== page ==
The death of Chalie Gard at the hands of the english socialized medicine and legal system, is a tragedy not to him alone, as an individual who has rights, nor to his parents, who were barred from providing alternative medical care to preserve his life and, maybe, potentially cure him. His death, which is set to take place sometime during this week, is also a tragedy for science. If it weren’t for brave individuals who challenge death itself by devising new medical treatments and medicine, we would be stuck in the middle ages, dying from diseases that were able to ravage half the world’s population back then, but which are now easily treatable. By allowing Charlie Gard to die a “dignified death” instead of allowing his parents to fight for him, it is entirely possible that a new treatment for mitochondrial DNA depletion syndrome has been stalled for who knows how many more years — because the point is not that this experimental treatment his parents were offered should be successful at the first try to prove its worth. The point is that by fighting diseases we are able to find cures. Conversely, by sanctioning the culture of death of socialized medicine and big states that take decisions for individuals we simply remain in the dark, without being able to defend ourselves.
Think, for example, about the AIDS epidemic of the 1980’s. Back then, developing AIDS after contracting HIV was akin to receiving a death sentence. Thousands of people died during those years, with very little that could be done for them. And yet that didn’t mean that we gave up on them. Roy Cohn, the Angels in America character based on real life lawyer of the same name comes to mind when I say this, because just like the character, many people were willing to do whatever it took in order to save their lives. The fictional Roy Cohn punched all the buttons of power he could in order to get his hand on experimental treatment that in the end didn’t manage to save his life — but he tried and he was not barred by a board of “wise men” who had come to the conclusion that his life was not worth preserving. And even though he did not make it, today we have news coming from different places around the world where aggressive treatments have been able to reduce the presence of the virus in the bloodstream. What is more, in some cases individuals have been completely cured. We also have experimental vaccines for far more deathly diseases like Ebola and Chikungunya, and many treatments for another huge man’s killer: Cancer.
As I say this, another far darker thought comes to mind. Perhaps the english court had come to the decision that Charlie’s life was not worth preserving not because of the cruel nature of his disease. After all, as I have pointed out before, there are other human diseases that are just as cruel as what Charlie was born with. Maybe the real reason why alternative, innovative treatment was prohibited to him is because he was just an individual. One little person in a galaxy of billions “who needed the money more” like him. Maybe that is also why there are so many comments on CNN and BBC pages on Facebook pointing out that he needs to die so that others can make use of the medical staff and facilities that he is now using.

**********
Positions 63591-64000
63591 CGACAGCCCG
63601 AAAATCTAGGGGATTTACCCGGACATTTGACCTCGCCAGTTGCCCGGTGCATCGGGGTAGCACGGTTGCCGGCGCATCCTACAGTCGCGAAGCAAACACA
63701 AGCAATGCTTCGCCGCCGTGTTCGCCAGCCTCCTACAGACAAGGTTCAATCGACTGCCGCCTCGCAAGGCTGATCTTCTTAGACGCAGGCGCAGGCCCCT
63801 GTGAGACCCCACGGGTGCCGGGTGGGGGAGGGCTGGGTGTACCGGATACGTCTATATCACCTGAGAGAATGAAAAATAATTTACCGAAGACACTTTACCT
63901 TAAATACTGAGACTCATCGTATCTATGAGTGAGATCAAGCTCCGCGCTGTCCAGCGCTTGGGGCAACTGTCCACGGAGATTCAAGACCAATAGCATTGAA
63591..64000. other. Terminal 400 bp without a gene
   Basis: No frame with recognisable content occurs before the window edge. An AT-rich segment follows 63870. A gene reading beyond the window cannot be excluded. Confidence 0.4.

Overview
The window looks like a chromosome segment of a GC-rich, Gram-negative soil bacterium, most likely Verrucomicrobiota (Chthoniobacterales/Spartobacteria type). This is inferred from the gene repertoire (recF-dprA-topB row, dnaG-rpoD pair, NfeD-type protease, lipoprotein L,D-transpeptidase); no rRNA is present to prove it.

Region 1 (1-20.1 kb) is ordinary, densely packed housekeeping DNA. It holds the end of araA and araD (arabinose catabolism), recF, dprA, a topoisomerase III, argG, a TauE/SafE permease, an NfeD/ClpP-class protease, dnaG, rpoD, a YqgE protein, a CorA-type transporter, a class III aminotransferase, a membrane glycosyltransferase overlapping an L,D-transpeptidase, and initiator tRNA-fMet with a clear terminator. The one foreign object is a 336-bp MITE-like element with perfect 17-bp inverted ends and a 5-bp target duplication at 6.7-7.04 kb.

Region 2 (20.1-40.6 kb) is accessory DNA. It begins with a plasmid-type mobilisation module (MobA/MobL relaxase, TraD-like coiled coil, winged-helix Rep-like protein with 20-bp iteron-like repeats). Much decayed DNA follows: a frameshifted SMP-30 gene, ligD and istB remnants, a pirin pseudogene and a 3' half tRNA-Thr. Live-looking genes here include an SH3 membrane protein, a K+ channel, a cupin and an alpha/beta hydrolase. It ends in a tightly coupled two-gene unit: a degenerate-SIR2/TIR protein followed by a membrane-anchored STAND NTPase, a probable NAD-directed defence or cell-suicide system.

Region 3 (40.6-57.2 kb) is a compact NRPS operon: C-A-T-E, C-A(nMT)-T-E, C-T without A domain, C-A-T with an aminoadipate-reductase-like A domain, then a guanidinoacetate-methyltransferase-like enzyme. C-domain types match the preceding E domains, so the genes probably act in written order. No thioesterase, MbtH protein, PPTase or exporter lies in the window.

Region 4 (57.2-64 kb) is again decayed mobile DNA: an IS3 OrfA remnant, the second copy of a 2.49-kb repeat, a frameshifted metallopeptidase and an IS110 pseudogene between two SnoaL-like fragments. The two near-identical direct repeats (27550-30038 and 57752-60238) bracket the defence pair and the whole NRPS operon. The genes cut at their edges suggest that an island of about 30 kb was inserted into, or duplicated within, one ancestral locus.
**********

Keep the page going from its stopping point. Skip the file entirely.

There are millions of sufferers of AIDS and Cancer, as well as thousands of sufferers of Ebola each year — a disease that has the potential of mutating and becoming a real world destroyer if we are not able to stop it now on its tracks. But this new thought is far more darker than just thinking about the irrational cruelty of doctors who wanted their opinion to prevail because it gives strength to my first assertion: that indeed, england’s socialized medicine and legal system is based on an increasingly authoritarian culture where the individual (the smallest minority, as Ayn Rand was correct to point out) does not matter in the slightest — where only that which affects the masses can potentially be of any significance.
This message may never reach little Charlie’s parents, but as they look onto the world with anguished eyes they are not alone. I, another individual who goes by the pronouns I and mine and by my given name, Xondra, for I am indeed an individual and not just a shapeless nothing of meat and blood that breathes— I am with them, for we cannot allow our societies to become collectivized. We individuals cannot allow our societies to think of the abstract masses of They and Theirs, nameless, shapeless, without identities and without rights or powers. We individuals cannot allow our societies to castrate what makes us human: the power of observation and innovation at the hands of critically thinking minds that look for solutions, not for “dignified” deaths forced upon others for commodity, greed or fear. I am with individuals like them, like you, like I, who fight for your rights and your freedom and who make humanity what it should be. I am not with the cave dwellers who are too afraid of the light that they much rather inflict darkness upon others by brute force.
I am with you.